p. 1244:

The hypothesis that excessive estrogenic action negatively affects breast development brings up the question whether a step-up dose of estrogens would be preferable to enhance breast development in trans women. To our knowledge, no data are available on the effects of this treatment on breast development of trans women. However, step-up dosages of unopposed estrogens are usually prescribed for puberty induction (e.g., in Turner girls). This therapy is mainly prescribed to avoid acceleration of bone maturity by high-dose estrogen treatment resulting in a reduced final height. However, beneficial effects on breast development have been suggested, although clinical rather than experience based [47].

p. 1244–1245:

The available evidence does not provide support for better effects on breast size of adding progestogens to cross-sex hormone administration in trans women as suggested by some authors [14,18,48–51]. However, it should be said that the quality and amount of available evidence are extremely poor and hamper any firm conclusion at this moment. . . .  Furthermore, all progestogens by definition have some progestational activity, but they differ in chemical structure, metabolism, pharmacokinetics, affinity, potency, and efficacy via steroid receptors and intracellular action. All these differences can translate into very different biological and clinical effects and advocate the absence of a class effect of progestogens [54].

p. 1245:

The central role of estradiol in initiating breast growth at puberty is revealed by the poordeveloped breast of estrogen receptor-alpha knockout mice [55], whereas progesterone knockout mice showed to have a morphologically indistinguishable ductal architecture from wild-type virgin mice [56]. Moreover, during pubertal induction in girls, early administration of progesterone is not recommended as premature initiation of progestin therapy can compromise ultimate breast growth [57].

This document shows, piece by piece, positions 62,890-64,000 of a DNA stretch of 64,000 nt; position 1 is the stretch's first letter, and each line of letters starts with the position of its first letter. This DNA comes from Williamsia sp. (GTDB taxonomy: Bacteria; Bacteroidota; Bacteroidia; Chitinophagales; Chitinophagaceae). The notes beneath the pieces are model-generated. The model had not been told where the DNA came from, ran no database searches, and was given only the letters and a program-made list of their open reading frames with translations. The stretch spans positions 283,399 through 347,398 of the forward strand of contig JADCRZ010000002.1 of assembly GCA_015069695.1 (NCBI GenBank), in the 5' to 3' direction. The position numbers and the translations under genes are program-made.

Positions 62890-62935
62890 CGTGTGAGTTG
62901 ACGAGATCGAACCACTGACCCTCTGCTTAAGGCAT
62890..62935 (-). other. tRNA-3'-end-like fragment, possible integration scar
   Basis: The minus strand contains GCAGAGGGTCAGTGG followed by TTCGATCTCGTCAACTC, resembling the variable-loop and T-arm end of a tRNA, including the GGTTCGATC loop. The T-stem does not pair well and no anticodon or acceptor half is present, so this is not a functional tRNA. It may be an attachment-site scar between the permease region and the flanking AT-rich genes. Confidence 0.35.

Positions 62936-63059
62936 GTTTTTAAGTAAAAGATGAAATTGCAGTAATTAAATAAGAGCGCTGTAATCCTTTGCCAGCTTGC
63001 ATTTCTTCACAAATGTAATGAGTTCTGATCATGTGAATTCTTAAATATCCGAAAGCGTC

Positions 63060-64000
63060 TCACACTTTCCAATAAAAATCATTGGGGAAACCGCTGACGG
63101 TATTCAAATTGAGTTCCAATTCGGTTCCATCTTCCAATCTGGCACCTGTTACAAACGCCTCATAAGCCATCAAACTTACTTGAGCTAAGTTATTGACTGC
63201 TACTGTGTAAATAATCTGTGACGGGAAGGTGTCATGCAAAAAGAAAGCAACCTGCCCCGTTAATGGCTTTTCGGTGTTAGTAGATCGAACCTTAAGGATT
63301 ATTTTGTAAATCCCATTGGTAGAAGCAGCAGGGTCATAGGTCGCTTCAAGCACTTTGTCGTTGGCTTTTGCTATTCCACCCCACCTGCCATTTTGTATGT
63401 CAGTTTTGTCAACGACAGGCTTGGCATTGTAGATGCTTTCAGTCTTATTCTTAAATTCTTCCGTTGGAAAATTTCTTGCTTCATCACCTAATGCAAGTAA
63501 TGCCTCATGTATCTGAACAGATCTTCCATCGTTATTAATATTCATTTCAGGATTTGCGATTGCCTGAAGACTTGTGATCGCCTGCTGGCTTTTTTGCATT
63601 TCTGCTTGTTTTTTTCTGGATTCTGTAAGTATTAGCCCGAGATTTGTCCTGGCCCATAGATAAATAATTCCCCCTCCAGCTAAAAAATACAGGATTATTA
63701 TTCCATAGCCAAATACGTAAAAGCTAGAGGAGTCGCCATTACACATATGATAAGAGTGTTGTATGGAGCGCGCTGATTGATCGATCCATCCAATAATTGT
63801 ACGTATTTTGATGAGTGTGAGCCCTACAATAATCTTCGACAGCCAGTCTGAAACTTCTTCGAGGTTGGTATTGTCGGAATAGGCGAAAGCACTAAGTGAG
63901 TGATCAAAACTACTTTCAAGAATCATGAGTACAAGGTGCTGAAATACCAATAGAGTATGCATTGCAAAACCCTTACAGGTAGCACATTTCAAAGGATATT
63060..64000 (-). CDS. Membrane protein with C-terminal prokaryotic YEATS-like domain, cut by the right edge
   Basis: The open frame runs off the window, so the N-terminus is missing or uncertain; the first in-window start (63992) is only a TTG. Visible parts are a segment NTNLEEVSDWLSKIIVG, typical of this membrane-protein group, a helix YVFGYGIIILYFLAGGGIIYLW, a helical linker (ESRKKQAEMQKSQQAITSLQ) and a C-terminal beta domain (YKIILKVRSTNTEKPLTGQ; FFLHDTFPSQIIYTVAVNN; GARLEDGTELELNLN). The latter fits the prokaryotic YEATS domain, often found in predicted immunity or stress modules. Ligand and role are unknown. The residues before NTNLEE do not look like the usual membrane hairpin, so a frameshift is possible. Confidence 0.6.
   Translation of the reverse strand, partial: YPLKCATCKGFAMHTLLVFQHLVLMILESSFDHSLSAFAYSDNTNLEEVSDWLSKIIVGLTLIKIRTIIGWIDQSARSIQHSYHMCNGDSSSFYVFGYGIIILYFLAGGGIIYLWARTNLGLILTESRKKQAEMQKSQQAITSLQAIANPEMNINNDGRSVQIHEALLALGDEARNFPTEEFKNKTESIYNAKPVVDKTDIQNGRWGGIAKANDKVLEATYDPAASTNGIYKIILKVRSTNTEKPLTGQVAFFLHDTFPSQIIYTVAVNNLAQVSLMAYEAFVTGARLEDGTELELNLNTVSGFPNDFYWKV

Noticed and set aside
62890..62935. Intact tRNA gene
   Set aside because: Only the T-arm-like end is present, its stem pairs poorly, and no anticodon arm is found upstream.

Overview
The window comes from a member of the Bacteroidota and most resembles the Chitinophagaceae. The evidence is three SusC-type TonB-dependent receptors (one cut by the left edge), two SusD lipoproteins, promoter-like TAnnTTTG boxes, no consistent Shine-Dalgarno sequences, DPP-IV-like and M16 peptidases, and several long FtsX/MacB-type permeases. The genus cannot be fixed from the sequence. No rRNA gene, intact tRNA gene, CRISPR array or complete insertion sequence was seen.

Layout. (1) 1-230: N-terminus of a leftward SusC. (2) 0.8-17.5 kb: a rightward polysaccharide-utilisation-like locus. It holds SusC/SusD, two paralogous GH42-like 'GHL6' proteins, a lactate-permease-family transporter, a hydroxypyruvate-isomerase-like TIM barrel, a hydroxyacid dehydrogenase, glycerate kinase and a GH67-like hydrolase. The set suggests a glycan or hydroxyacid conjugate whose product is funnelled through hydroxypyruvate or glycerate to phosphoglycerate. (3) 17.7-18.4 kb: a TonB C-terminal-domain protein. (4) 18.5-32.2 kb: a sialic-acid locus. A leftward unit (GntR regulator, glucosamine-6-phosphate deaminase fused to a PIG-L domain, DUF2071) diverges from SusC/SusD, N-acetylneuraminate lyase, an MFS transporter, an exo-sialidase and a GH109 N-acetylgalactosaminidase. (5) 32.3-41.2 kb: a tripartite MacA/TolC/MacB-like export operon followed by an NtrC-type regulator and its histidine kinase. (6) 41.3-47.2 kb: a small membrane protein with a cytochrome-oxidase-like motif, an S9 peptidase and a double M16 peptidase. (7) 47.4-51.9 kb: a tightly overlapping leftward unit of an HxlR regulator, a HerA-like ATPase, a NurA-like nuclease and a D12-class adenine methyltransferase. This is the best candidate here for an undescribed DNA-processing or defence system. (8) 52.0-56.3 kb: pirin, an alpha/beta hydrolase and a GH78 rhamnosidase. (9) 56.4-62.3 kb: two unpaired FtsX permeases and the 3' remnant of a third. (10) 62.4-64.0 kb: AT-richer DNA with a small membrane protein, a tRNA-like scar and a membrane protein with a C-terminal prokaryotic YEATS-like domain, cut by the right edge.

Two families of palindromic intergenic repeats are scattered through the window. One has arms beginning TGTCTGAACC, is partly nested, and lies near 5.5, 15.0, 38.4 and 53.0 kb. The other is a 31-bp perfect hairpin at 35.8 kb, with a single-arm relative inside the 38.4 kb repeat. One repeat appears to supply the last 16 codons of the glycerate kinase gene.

p. 1245:

It is however of note that progesterone is known to be an important determinant of the histology of the breast in cis women. When the mammary epithelial of the progesterone knockout mouse is transplanted into a wild-type parous mouse, the obligatory role of progesterone in acinar and lobular development is demonstrated [58,59]. Additionally, other theoretical advantages of progesterone administration might be the fact that breast epithelium exhibits maximal proliferation in the luteal phase of menstruation, when progesterone levels are at their highest [60] and increased mammographic breast density is observed when progestogens are administered [61]. However, importantly, there is no evidence that these histological and mammographic differences result in clinically significant breast size differences.